An autumn spectacle of texture, tone and form

The dry, mild and calm autumn we’ve had this year has made for a long lasting colour show, like slow burning embers that just keep on glowing. The Glasshouse Borders at RHS Garden Wisley show how trees and shrubs with outstanding autumn colour combine with strong-structured herbaceous perennials to create a warming palette of texture, tone and form. A dark evergreen backdrop of Cupressus, evergreen oaks and pine, helps intensify the autumn spectacle. 

Trees and shrubs from back to front; buttery yellow Rhus copallina, brick-red Cotinus ‘Grace’, Salix alba var. vitellina ‘Yelverton’, merlot-red Cotinus coggygria ‘Royal Purple’. Sea of perennials in the foreground; black stems and silver seedheads of Eupatorium, butter yellow autumn foliage of Amsonia hubrichtii and Amsonia tabernaemontana, blonde mist of Molinia caerulea subsp. arundinacea ‘Karl Foerster’, and steely seedheads of Salvia nemorosa.
Strong-standing winter stems and seed-heads of Veronicastrum ‘Adoration’. Known as culver’s root. If you want to limit the height of Veronicastrum, snip off the tips when they reach 15-30cm below their desired height, and they’ll flower just above where you chop them, with smaller and finer flowers but many more of them.
Rhus copallina, the winged sumac; this rare tree in cultivation suckers form the base.
The chinese sumac, Rhus chinensis, has a much lower tendency to sucker, compared to R. copallina, and a much more vivid autumn colour too.
Candyfloss-like seed heads of Cotinus coggygria, the European smoketree.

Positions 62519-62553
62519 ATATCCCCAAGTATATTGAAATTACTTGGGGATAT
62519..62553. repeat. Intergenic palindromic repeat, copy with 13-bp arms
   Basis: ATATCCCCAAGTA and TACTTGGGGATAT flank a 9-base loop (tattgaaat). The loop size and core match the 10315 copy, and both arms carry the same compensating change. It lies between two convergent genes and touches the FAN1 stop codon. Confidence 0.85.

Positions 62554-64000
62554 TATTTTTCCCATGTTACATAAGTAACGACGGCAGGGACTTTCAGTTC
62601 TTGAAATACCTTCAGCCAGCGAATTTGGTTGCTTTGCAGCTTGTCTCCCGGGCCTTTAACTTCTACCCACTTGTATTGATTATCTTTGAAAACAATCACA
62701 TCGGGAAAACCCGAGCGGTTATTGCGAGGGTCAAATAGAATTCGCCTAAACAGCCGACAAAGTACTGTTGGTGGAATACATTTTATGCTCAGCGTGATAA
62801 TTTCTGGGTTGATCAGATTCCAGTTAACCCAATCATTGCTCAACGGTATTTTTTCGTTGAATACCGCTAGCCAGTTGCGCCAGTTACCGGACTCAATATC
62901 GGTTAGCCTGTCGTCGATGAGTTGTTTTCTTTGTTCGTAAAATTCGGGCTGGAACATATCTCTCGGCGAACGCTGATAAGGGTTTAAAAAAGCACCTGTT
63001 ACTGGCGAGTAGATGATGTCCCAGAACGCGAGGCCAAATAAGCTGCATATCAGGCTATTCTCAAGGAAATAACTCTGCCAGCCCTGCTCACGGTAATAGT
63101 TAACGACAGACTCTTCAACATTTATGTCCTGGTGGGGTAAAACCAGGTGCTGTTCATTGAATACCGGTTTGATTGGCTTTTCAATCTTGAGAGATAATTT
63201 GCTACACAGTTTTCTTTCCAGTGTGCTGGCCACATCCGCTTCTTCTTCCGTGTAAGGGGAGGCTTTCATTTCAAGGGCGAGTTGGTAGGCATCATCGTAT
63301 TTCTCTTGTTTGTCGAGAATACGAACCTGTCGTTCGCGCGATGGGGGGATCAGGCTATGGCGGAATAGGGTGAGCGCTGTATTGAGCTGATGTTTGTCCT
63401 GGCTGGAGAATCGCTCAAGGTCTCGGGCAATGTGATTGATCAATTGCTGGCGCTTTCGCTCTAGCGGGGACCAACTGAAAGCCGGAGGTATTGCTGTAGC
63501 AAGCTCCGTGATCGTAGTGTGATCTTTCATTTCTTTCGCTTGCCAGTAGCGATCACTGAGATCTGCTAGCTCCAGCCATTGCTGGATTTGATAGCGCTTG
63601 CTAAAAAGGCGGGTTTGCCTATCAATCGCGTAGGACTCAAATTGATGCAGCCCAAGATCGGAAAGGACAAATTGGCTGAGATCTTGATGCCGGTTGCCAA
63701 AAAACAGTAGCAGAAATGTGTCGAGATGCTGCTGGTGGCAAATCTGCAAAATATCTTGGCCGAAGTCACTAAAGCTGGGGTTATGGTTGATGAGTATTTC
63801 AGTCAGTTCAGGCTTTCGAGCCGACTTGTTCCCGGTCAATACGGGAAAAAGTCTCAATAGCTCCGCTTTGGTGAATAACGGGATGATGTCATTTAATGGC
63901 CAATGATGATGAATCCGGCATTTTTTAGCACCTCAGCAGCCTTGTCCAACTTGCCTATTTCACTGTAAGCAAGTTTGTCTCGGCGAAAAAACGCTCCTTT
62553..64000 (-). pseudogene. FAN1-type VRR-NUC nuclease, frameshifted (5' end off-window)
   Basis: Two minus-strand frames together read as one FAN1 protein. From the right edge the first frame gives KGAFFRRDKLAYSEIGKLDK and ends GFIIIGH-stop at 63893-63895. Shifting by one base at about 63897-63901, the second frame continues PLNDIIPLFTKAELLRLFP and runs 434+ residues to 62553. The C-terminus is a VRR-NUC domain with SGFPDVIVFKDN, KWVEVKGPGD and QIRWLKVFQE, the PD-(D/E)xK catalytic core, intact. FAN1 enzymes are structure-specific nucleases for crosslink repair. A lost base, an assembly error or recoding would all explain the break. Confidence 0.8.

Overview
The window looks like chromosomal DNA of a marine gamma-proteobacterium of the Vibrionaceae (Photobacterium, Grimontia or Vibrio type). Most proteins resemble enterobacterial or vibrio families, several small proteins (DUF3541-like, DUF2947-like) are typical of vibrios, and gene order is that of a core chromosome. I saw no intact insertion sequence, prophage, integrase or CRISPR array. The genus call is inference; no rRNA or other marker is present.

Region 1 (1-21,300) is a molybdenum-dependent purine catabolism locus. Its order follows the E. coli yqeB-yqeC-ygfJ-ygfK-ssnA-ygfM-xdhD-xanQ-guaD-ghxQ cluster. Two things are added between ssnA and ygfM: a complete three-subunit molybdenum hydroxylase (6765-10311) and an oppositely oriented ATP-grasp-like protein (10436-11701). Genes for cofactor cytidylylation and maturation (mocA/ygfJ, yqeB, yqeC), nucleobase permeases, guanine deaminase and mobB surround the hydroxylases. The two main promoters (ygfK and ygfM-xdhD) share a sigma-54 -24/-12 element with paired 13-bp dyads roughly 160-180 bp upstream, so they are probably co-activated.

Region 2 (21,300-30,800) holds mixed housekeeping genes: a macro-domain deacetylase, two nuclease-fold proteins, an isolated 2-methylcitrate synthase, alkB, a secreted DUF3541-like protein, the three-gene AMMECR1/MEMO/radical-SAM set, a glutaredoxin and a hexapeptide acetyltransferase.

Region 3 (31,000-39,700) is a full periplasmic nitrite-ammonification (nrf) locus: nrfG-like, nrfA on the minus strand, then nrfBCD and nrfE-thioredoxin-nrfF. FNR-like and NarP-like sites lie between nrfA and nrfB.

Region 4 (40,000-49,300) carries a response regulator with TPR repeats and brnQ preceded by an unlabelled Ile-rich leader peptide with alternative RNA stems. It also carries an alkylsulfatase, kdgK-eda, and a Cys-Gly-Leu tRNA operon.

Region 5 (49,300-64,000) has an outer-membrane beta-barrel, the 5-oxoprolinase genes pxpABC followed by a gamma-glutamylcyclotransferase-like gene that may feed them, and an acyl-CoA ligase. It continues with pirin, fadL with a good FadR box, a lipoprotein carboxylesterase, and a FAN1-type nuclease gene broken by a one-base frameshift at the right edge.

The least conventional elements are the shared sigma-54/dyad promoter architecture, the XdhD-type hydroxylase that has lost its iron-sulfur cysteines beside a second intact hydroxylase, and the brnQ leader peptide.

Cotinus ‘Flame’; one of the best plants for intense orange colour saturation in autumn that doesn’t disapear too quickly.
Thinning autumn foliage on black willow, Salix gracilistyla ‘Melanostachys’, revealing glossy black stems on the new season’s growth. These are pollarded every year at the end of winter.
Eupatorium maculatum (Atropurpureum Group) ‘Purple Bush’. Eupatorium are another stalwart long-season perennial that stands up to the worst of the winter wet and wind.
Vibrant tabasco orange of pollarded Salix alba var. vitellina ‘Yelverton’, the golden willow.
Molinia caerulea subsp. arundinacea ‘Karl Foerster’ against black backdrop of Eupatorium, Phlomis tuberosa ‘Amazone’ and Eryngium giganteum ‘Silver Ghost’ and Salix alba var. vitellina ‘Yelverton’.
Self-seeding biennial Eryngium giganteum ‘Silver Ghost’ with Panicum virgatum ‘Rehbraun’. This Eryngium is particularly fabulous, but in the right condition it self-seeds profusely, with a long tap root that does not pull up easily. Best planted where it can run wild among well established tough perennials that can cope with the competition.
Cotinus ‘Grace’ and Salix alba var. vitellina ‘Yelverton’ rising above herbaceous plants in the foreground; bottle brush-like african feather grass Pennisetum macrourum, and white stems of russian sage Perovskia ‘Little Spire’.

Thanks to the fabulous gardener Ian Trought for providing information about the planting.

Photography by Owen Hayman, in mid November.